Germany: New law enabling surveillance of foreign citizens threatens freedom of expression

Germany: New law enabling surveillance of foreign citizens threatens freedom of expression - Digital

A security CCTV camera outside new headquarters of the Bundesnachrichtendienst BND, the German intelligence service.

ARTICLE 19 calls upon the German ruling coalition to withdraw a proposed new law that would empower the German Foreign Intelligence Agency (BND – Bundesnachrichtendienst) to place foreign citizens under surveillance without a court order. The final parliamentary debate is due to take place on 26 September.

“We are very concerned the Bundestag could be about to pass legislation that would undermine guarantees of freedom of expression and privacy for non-German citizens” said Katie Morris, Head of Europe and Central Asia at ARTICLE 19.

Under the new law, the BND would be allowed to place foreign citizens under surveillance without a court order, if deemed to be in the interest of national security or foreign policy. Certain limitations would apply to EU nationals. It would also allow them to share any information with foreign intelligence agencies. Exemptions that had previously protected journalists in the so-called G10 law (German legislation that currently regulates broad strategic surveillance activities) have been excluded. The proposed bill passed its first reading in the German parliament in early July.

“The right to privacy is an intrinsic part of freedom of expression. It allows individuals to express themselves without fear of reprisal. It enables whistle-blowers to come forward, and is particularly important for journalists or others writing in the public interest, who must be able to guarantee the anonymity of their sources,” said Katie Morris.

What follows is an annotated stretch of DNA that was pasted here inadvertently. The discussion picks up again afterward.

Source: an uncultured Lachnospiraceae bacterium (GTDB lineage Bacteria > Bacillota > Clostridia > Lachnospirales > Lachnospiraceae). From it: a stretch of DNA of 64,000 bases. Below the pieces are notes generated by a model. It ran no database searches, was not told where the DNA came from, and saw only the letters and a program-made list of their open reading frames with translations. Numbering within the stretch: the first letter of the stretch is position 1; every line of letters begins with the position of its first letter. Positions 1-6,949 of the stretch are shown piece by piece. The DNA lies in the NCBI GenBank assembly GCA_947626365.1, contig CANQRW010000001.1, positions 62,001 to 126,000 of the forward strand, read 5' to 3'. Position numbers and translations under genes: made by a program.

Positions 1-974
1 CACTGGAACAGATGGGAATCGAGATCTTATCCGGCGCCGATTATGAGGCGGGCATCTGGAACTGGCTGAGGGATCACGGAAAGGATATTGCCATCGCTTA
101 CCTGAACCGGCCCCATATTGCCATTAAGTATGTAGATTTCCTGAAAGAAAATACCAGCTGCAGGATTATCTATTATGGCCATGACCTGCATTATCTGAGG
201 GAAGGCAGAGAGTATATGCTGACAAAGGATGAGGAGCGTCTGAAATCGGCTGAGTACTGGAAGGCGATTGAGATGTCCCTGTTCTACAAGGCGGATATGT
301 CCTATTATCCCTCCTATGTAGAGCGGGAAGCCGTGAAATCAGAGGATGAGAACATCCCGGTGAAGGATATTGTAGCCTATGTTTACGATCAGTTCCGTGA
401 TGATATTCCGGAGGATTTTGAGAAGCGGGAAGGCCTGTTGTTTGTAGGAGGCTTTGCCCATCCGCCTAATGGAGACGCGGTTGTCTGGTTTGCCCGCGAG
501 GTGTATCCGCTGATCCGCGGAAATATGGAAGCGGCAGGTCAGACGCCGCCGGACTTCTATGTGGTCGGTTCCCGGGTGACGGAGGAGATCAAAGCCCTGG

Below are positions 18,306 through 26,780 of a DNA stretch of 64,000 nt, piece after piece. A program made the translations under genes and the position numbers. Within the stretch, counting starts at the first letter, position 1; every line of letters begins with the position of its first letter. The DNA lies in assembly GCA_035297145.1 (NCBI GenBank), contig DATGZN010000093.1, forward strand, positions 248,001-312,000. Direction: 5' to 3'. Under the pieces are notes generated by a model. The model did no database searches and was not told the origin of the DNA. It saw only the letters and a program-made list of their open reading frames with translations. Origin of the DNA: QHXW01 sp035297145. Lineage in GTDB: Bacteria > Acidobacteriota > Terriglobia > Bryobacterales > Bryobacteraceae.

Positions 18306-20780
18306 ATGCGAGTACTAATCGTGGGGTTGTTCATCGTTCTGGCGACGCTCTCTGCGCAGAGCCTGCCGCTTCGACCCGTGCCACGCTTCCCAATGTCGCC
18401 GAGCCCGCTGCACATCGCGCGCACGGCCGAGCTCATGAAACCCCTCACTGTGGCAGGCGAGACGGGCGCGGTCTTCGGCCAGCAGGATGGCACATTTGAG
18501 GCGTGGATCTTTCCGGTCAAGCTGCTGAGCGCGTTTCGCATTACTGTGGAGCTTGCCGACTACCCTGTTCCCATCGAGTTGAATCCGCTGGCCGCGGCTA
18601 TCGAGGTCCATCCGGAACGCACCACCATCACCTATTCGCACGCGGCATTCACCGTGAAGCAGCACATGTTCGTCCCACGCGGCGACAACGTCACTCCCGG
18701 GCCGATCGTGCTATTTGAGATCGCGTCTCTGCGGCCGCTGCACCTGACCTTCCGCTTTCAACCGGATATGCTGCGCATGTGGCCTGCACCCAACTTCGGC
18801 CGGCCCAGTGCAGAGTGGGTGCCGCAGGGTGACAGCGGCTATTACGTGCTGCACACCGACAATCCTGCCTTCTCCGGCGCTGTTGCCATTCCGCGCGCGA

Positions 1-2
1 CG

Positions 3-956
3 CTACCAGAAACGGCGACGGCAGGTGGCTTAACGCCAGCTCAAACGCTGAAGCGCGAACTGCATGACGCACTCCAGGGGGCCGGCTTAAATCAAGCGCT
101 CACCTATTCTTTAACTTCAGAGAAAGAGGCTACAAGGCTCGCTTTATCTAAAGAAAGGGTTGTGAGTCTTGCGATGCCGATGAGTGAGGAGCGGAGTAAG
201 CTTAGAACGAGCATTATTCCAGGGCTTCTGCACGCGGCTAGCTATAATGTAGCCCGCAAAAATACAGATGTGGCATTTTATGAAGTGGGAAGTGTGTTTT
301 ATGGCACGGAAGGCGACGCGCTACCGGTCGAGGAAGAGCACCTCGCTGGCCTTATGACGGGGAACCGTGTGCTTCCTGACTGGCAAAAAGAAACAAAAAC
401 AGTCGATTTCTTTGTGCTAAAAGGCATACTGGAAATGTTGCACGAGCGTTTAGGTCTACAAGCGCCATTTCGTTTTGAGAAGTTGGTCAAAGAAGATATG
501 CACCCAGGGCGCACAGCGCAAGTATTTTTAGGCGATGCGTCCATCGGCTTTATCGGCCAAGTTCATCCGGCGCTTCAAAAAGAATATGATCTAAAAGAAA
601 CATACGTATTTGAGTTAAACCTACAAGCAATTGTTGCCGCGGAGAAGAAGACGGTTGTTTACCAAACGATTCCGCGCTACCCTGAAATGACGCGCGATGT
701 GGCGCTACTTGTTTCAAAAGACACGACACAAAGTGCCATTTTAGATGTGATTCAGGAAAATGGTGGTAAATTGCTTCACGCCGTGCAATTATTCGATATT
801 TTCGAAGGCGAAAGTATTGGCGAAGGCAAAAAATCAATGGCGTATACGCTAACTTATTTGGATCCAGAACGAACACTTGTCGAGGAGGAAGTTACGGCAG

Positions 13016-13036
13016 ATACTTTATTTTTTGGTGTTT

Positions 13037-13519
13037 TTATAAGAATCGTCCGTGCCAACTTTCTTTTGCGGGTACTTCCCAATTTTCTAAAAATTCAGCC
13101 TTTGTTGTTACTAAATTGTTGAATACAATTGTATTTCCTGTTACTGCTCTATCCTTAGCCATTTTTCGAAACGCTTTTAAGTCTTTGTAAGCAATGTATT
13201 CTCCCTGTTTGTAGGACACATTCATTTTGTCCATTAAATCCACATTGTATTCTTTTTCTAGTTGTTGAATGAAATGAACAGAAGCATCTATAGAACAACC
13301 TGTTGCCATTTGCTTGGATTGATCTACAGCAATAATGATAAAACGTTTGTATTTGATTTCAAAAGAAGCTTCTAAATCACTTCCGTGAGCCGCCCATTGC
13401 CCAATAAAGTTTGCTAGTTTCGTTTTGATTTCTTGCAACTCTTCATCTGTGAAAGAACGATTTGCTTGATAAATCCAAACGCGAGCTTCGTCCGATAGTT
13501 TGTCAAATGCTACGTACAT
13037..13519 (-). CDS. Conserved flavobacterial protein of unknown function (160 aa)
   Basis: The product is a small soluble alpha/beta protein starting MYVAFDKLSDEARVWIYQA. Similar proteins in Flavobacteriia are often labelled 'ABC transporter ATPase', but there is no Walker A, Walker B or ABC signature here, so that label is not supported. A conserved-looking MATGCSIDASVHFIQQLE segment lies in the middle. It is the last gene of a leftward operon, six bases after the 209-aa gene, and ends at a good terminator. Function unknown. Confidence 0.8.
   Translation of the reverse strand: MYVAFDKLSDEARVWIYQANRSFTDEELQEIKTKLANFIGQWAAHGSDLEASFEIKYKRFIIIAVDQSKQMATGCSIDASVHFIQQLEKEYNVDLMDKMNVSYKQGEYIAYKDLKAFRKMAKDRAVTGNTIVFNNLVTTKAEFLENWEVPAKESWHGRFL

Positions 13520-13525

When it was revealed last year that Der Spiegel had been targeted by the US National Security Agency it caused international outrage. This bill would empower the German security services to similarly target non-German journalists. The ability of journalists to work freely, including to guarantee the confidentiality of their sources is essential for them to undertake investigatory journalism in the public interest. It is crucial that sources are able to remain unidentified by the authorities and the public, as their disclosures and testimony might have repercussions for them. Public access to critical information often relies on these sources, and their willingness to share information is regularly conditional on confidentiality.

Similarly, non-Germans whose work depends on privileged communication could be targeted. The could include human rights activists and other civil society organisations, undermining their ability to work with partners who may be unwilling to speak without the guarantee of confidentiality, and also other professionals such as lawyers, doctors, ministers of religion, and parliamentarians.

Germany’s current law already has a number of deficiencies in guaranteeing privacy and freedom of expression. The so-called G10 law only grants protection to professional journalists. We are concerned that it may not apply to bloggers or civil society organisations, who increasingly play an important role in today’s media environment.

“Instead of asserting privacy as a solely German right, the government should lead by example and strengthen the protections for everyone, regardless of nationality”, said Morris.

“ARTICLE 19 is concerned that this law will make it open-season on the privacy and free expression of foreigners. For Germany, that would be a retrograde step. While recent attacks in Europe, including Germany, have left many feeling insecure it is more important than ever that governments re-affirm their commitment to fundamental human rights.”

ARTICLE 19 calls on the government to withdraw the bill. Any new bill should ensure that surveillance be targeted, require a court order, and explicitly guarantee journalistic privileges. Any such bill should define ‘journalist’ broadly to cover those communicating in the public interest, including bloggers and human rights defenders. It should also protect confidential communications with doctors and ministers of religion and the privileged communications of MPs and lawyers.

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